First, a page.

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NORTHERN Lights

Adrian Mourby uncovers the rich history of Cannaregio, the most northerly of Venice’s six districts

It’s a misty winter’s morning outside Tintoretto’s house in Cannaregio. Here at the tall, pink house on Rio della Sensa the great painter would kiss his wife goodbye and promise to account for the money she had given him for his day. When he’d return late with alcohol on his breath, he’d always insist, against all the available evidence to the contrary, that he’d given most of it away in charitable donations.

Yet Tintoretto did his greatest work in Cannaregio. Just around the corner stands the church of Madonna dell’Orto, a tall brick Gothic structure, much beloved by John Ruskin, that contains some of Tintoretto’s greatest works. There is a massive Last Judgement on one side of the altar, matched by an equally huge Making of the Golden Calf on the other, as well as a Presentation of the Virgin at the Temple, which is arresting in its irregular composition and use of light. Jacopo Tintoretto, also known as Il Furioso, is buried in this church along with members of his family.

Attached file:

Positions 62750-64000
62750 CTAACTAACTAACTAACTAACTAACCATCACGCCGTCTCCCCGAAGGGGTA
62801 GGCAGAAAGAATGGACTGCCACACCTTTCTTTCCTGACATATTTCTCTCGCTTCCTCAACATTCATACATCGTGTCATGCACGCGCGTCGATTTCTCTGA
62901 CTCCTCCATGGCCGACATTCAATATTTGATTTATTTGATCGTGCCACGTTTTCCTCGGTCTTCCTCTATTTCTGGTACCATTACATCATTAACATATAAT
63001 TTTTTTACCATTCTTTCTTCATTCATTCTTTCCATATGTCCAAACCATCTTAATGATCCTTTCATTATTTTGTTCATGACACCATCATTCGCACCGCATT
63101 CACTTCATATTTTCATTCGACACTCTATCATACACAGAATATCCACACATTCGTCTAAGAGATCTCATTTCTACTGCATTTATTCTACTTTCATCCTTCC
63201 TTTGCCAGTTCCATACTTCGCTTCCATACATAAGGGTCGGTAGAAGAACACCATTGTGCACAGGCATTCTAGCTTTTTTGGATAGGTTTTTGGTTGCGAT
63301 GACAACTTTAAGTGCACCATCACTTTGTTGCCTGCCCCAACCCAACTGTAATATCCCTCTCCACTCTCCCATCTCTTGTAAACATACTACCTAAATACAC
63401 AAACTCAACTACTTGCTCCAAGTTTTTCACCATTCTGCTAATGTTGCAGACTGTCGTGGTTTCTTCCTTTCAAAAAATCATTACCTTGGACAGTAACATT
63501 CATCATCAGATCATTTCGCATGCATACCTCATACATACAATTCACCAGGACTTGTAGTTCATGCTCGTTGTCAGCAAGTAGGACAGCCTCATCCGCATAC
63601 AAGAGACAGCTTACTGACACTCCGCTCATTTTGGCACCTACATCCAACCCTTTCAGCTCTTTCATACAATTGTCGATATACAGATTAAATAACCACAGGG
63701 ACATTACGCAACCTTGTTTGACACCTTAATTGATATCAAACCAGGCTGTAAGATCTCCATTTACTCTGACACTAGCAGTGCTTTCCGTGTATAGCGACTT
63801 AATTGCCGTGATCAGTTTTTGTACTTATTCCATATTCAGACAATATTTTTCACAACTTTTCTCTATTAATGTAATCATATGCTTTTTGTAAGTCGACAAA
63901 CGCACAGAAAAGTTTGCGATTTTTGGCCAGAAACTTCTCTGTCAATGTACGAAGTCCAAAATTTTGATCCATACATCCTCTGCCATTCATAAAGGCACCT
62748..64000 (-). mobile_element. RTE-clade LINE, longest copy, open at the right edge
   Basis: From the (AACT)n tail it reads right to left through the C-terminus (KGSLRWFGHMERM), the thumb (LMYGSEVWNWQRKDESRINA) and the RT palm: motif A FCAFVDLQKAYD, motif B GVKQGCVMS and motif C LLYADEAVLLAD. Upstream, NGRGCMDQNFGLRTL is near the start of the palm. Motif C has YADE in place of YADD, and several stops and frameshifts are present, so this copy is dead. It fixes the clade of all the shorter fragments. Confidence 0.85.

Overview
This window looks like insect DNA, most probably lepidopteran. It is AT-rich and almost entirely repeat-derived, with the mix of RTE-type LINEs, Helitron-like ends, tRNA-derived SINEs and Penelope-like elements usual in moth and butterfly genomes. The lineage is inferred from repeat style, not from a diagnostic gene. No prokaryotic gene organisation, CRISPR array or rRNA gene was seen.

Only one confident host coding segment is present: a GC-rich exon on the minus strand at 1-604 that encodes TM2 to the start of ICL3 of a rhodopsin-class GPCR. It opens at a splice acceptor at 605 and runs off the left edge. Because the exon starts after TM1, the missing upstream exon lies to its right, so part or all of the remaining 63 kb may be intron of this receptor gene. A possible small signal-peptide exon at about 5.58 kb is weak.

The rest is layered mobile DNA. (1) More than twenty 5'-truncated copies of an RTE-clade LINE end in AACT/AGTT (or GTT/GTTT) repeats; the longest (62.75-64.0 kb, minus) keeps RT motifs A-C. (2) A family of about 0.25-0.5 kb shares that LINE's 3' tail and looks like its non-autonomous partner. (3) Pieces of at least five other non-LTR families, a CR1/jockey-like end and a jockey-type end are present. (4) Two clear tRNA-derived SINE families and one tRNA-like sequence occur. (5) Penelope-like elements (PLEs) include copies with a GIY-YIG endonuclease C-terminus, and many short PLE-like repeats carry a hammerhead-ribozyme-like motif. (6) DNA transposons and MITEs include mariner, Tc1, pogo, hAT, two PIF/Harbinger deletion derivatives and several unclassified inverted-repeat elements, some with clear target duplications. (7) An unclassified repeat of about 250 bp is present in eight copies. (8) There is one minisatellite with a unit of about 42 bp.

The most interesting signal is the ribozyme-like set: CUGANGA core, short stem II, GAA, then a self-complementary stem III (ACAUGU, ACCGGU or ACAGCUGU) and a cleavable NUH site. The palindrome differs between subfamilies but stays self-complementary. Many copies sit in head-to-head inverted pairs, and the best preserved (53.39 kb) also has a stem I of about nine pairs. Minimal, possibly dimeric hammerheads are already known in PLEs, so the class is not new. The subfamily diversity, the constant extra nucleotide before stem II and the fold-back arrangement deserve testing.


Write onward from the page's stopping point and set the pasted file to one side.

Cannaregio is extraordinarily rich in beautiful churches, even by Venice’s high standards. It is the most northerly of the city’s six sestieriand has its share of obelisk-sporting palazzi, but in Tintoretto’s day it was a working-class district full of traders and artisans. Behind what is now called Bottega del Tintorettostands an ornate canalside warehouse decorated on its façade with the relief of a camel. The animal was displayed there so that Moorish traders would know where to find their fellow countrymen.

Cannaregio is rich in beautiful churches and has many secular buildings also worth discovering
Images by Kate Tadman-Mourby
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About Italia!

We have a sparkling line-up of absorbing features for you to enjoy this month. We start in Trieste, a city whose remote location is no hindrance to its elegant aspect and rich cultural history. Moving west, we head to Venice, which despite the exceptional acqua alta last November is most assuredly ‘open for business’. The silk mills of Como are our next stop, to discover the proud manufacturing traditions of this luxurious and ethereal fabric. You’ll also enjoy sustainable hospitality at Borgo Pignano in the Tuscan heartland and take a gentle hike around medieval Orvieto too.